The ‘Body Positivity’ Movement is Failing. Why?

This sign is part of a global initiative that hopes to instill self-love in women.

nme421 on Creative Commons

This sign is part of a global initiative that hopes to instill self-love in women.

Charlotte McManus

“You’re not fat, and you’re not skinny. You’re just…average.” 

I can remember the exact inflection with which my friend said this to me in fifth grade. In a society that places all emphasis on body type, I felt like I was doomed to live a life of average-ness. Luckily, though, my teenage years were engulfed by the body positivity movement, right? 

Not really. The body positivity movement, though popular, has failed to alter the way we view bodies in any genuine way. Here are three reasons why: 

1. It’s led by the wrong people.

Somehow, a movement dedicated to the uplifting of fat (or otherwise unconventional) bodies has been dominated by…skinny people? While I can name only two fat activists— Lizzo and Sonya Renee Taylor—I can’t count the number of skinny “body positivity activists” I know personally. 

And since the wrong people lead it, they emphasize the wrong thing. For example, in this Instagram post, influencer Dana Mercer compares her pre-bloat body to her post-bloat body— both of which show off her skinny body type.

Mercer’s post is certainly not the only example. Lots of skinny people are posting flattering and “unflattering” pictures under the hashtag #PosedvsUnposed. 

 I recognize the good intentions of Mercer and others like her, but it doesn’t change the fact that they’re upholding the status quo that benefits them while seeming “woke” and “brave.” 

To be clear, I don’t have a problem with skinny people posting on social media. But I do have a problem with skinny people speaking over fatter and unconventional people in a movement that isn’t theirs to lead. And they definitely don’t get to call it radical.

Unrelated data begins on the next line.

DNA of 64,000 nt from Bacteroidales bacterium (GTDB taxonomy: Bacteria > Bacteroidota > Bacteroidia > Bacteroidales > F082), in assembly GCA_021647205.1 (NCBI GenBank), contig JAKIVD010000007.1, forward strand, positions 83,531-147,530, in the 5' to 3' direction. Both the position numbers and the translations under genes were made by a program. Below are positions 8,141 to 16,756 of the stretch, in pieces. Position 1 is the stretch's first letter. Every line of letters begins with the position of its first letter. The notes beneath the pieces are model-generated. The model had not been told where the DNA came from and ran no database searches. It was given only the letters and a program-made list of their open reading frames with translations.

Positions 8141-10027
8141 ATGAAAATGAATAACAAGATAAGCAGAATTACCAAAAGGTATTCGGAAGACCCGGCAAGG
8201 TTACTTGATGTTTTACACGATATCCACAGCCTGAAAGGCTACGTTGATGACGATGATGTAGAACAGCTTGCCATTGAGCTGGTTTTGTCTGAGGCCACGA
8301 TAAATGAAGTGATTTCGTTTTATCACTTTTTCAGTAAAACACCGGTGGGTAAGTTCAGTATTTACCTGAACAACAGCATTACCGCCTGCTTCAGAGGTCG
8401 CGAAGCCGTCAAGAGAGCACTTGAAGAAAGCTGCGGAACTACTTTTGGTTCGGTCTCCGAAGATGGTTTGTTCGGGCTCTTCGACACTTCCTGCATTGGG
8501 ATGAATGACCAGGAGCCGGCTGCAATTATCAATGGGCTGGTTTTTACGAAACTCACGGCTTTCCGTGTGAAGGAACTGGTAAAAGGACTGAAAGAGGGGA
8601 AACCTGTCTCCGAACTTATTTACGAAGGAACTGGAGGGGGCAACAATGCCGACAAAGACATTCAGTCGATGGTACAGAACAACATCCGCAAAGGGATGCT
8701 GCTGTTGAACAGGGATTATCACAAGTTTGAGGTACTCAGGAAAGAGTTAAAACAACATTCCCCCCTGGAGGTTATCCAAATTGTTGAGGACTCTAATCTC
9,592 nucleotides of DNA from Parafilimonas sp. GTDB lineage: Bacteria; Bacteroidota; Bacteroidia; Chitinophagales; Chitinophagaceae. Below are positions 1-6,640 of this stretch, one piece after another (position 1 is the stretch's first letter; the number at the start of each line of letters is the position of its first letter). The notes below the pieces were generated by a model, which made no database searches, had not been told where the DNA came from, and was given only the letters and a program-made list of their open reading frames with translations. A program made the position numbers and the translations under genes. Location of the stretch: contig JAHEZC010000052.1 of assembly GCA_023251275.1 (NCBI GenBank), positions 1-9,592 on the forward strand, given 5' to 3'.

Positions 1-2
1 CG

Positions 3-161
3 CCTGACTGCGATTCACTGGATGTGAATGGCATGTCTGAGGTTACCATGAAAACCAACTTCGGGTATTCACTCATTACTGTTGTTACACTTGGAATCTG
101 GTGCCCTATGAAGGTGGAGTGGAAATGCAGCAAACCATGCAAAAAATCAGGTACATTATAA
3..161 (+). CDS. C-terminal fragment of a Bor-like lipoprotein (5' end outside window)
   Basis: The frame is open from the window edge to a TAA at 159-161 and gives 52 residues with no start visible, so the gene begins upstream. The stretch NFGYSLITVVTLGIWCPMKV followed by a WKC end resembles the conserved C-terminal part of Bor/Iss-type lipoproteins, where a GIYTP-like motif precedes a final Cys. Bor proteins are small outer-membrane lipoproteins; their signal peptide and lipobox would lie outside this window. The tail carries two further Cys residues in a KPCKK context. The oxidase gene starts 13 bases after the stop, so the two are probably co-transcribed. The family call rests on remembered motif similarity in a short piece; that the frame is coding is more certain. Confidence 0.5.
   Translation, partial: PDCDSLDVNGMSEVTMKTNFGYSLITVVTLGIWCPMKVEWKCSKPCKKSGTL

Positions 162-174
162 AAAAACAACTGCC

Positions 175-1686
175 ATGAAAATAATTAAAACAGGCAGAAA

2. It doesn’t go beyond social media. 

Plus, many body-positive “activists” don’t take their mindset beyond social media. They celebrate fat bodies on Instagram, but they point and laugh at the same thing they uplift at the beach, in schools, and every other public place. The reason that fat bodies do not feel comfortable in these spaces is because skinny people have made them feel uncomfortable through years of trauma and conditioning. A post on Instagram reminding us that “we’re all beautiful” doesn’t change that.

This is also because body positivity is seen as a “do-no-wrong” movement. As long as you’re being positive, you’re considered radical— even when parts of your “activism” harm the people you claim you’re fighting for. 

If skinny people want to really take action, they have to first work on removing biases in the real world, and in real ways, just like privileged people must in every other movement that works to dismantle the status quo. 

(Read more on “thin privilege” in this checklist by Sharon Ridgway.)

3. It still implies that our body shape correlates with our worth as humans. 

The idea that “we are all beautiful” implies that beauty is, in some way, important enough to associate with our worth as human beings. Instead of focusing on intelligence, humor, personality and depth, the body positivity movement focuses on just that—our bodies. The body positivity movement says that our physical body is good and worthy, and therefore we are good and worthy. Really, our idea of our goodness and worth as human beings should be completely removed from what we look like. 

Unlike body positivity, which still puts our physical body in charge of deciding our worth, “body neutrality communicates that our bodies are vehicles-that when treated with care- can become vibrant vessels for life to move through them,” says Maria Sorbara Mora, founder of Integrated Eating Dietetics-Nutrition PLLC. 

Basically, if we treat our bodies as vessels for our minds and activities, we find that it doesn’t matter what we look like. It does not focus on the body being worthy, but instead on the self being worthy: an important distinction in a society that conditions us to believe that our bodies are what determines our worth. 

Therefore, the body positivity movement is ineffective because it isn’t led by fat or  otherwise unconventional people, doesn’t leave social media and still correlates bodies with worth. Hopefully, fat and unconventional will reclaim the movement for themselves.